Yazidis have escaped Mount Sinjar but still face brutal attacks

An elderly Iraqi Yazidi man arrives at Nowruz camp, in Derike, Syria, Tuesday, Aug. 12, 2014.AP Photo/ Khalid Mohammed

Most of the Yazidis trapped on Mount Sinjar are reported to have escaped but the Iraqi crisis continues to worsen, the chair of British-run charity AMAR has warned.

Baroness Nicholson, who founded the AMAR International Charitable Foundation in 1991, said: "As we all know, the most terrible atrocities are now being carried out in Iraq. It is a desperate situation for hundreds of thousands of men, women and children. People just like us, with lives and futures."

AMAR has 1,700 local staff and volunteers in Iraq, who provide medical and emergency aid. Regional Director Dr Ali Muthanna says the cases his team are dealing with are "heartbreaking".

"Our own staff have been in tears listening to their harrowing tales," he said.

One such story is that of three sisters who were wounded and whose mother and a fourth sister were killed during an attack on their hometown, Tel-Efer, by IS militants.

The girls themselves sustained severe injuries in the violence. Zainab, 15, had to have both her legs amputated above the knees, while 12-year-old Umama suffered a fractured femur and needed a skin graft. The third sister, Israa, required open abdominal surgery.

Despite the news that the thousands of Yazidis trapped on Mount Sinjar have managed to escape, the situation is showing no signs of slowing down.

"They are down from the mountain, but are now left to wander the roads," Lady Nicoholson told Christian Today.

"The total number [of Iraqi refugees] in Kurdistan is over half a million, and the other three quarters of refugees are in other places – wherever they can find space. Often that's in schools, which means the school term won't be able to start until next year at least. The whole country is in a very difficult situation, with much pain and suffering."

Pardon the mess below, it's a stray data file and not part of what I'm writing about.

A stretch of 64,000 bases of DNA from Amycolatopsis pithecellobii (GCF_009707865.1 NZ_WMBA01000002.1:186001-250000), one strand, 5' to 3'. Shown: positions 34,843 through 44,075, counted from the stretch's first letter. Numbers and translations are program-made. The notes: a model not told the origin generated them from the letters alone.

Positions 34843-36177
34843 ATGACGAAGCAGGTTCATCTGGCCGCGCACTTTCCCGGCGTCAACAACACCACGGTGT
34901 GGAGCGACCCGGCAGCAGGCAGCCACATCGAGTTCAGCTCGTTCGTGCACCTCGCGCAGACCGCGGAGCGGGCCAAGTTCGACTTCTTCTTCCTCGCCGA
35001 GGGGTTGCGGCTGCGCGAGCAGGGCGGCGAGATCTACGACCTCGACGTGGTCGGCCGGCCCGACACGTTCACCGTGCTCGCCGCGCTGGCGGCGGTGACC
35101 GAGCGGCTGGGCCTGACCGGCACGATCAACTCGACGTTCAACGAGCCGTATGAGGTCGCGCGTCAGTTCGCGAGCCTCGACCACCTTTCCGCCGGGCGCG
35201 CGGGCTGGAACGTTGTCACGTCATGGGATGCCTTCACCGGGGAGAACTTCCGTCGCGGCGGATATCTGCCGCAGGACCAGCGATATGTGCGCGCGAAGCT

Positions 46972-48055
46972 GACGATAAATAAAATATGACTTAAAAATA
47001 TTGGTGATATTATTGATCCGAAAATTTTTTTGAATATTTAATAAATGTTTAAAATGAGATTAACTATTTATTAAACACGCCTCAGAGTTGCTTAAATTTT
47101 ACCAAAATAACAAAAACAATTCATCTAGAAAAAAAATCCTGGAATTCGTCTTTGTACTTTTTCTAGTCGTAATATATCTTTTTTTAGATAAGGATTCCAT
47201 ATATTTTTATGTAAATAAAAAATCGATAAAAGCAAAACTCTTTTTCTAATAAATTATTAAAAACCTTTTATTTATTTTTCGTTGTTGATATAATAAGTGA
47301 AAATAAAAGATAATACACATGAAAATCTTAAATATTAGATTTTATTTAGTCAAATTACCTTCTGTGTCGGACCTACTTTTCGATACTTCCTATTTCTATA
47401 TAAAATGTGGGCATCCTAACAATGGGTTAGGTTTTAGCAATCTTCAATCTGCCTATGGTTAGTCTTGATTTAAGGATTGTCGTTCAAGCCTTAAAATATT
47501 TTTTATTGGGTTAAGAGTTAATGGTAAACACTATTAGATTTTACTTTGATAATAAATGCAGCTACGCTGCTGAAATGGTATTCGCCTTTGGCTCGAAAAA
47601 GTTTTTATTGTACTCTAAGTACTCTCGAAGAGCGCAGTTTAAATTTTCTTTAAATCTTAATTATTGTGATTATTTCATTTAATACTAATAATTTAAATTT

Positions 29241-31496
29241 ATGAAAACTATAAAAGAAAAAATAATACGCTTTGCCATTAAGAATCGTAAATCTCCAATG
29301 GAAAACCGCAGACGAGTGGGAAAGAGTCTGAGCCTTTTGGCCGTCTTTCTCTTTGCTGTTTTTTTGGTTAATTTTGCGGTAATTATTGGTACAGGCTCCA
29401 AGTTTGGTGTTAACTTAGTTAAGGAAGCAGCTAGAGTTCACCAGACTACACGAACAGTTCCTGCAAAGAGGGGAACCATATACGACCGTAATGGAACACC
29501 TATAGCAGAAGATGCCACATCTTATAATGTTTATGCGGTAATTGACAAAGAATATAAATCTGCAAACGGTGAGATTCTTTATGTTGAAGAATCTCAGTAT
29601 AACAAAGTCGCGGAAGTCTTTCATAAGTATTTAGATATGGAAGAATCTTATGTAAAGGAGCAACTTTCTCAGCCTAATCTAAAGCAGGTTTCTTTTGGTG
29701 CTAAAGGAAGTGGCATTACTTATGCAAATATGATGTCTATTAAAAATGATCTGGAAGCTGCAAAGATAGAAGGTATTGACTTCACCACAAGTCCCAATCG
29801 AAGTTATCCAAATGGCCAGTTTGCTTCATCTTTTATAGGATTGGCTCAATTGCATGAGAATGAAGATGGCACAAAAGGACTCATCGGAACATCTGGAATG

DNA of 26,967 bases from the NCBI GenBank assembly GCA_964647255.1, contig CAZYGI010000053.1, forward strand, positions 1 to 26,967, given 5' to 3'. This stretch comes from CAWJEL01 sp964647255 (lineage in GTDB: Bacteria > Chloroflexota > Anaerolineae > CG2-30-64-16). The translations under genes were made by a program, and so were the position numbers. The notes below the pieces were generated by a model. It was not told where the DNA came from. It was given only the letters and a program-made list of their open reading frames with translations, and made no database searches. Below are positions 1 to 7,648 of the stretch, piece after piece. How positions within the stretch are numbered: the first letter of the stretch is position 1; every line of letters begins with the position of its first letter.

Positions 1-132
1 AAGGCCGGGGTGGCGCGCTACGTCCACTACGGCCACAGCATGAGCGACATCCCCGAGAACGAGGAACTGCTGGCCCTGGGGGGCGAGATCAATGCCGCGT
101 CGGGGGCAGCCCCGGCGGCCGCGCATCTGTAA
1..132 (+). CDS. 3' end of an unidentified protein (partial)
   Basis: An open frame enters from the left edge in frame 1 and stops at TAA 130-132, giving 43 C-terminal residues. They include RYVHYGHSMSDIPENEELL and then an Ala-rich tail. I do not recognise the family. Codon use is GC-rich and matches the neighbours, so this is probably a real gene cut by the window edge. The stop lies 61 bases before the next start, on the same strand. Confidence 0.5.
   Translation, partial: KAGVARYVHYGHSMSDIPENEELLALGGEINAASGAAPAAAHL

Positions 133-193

The American and British governments have both pledged to assist in the stabilisation of Iraq. The US has engaged in four air strikes against IS militants in northern Iraq, and, along with several European countries, has made aid drops.

President Barack Obama announced in a speech on Thursday: "The situation on the mountain has greatly improved. We broke the ISIL siege of Mount Sinjar. We helped vulnerable people reach safety."

However, he acknowledged that the Iraqi people were by no means safe. "The situation remains dire for Iraqi's subject to ISIL's terror throughout the country," he said.

The British Foreign Secretary Philip Hammond said that the British government would "consider favourably" any request for arms from the Kurdish forces.

A Downing Street spokesperson also said: "It is vital that Iraqi and Kurdish forces are able to stop the advance of [ISIS] terrorists across the country... We will also continue our work to ensure that Kurdish forces have the military supplies they require.

So far international efforts have not prevented the brutal acts of the Islamic State as it attempts to form a caliphate across a stretch of Syria and Iraq.

"It's getting worse," Lady Nicolson warned, noting that those coming into hospitals in Bagdad have told AMAR staff horrific stories, and teams are treating devastating, sometimes fatal, wounds.

"ISIS have dug in – their cruelty is now known globally, but they are very difficult to dislodge... At the moment, for those dying under torture, being beheaded and crucified, nothing we're doing is enough. We must do more, and we must do it on the ground, through local people."

AMAR is urging people to give generously to its Iraq appeal. To donate, click here.

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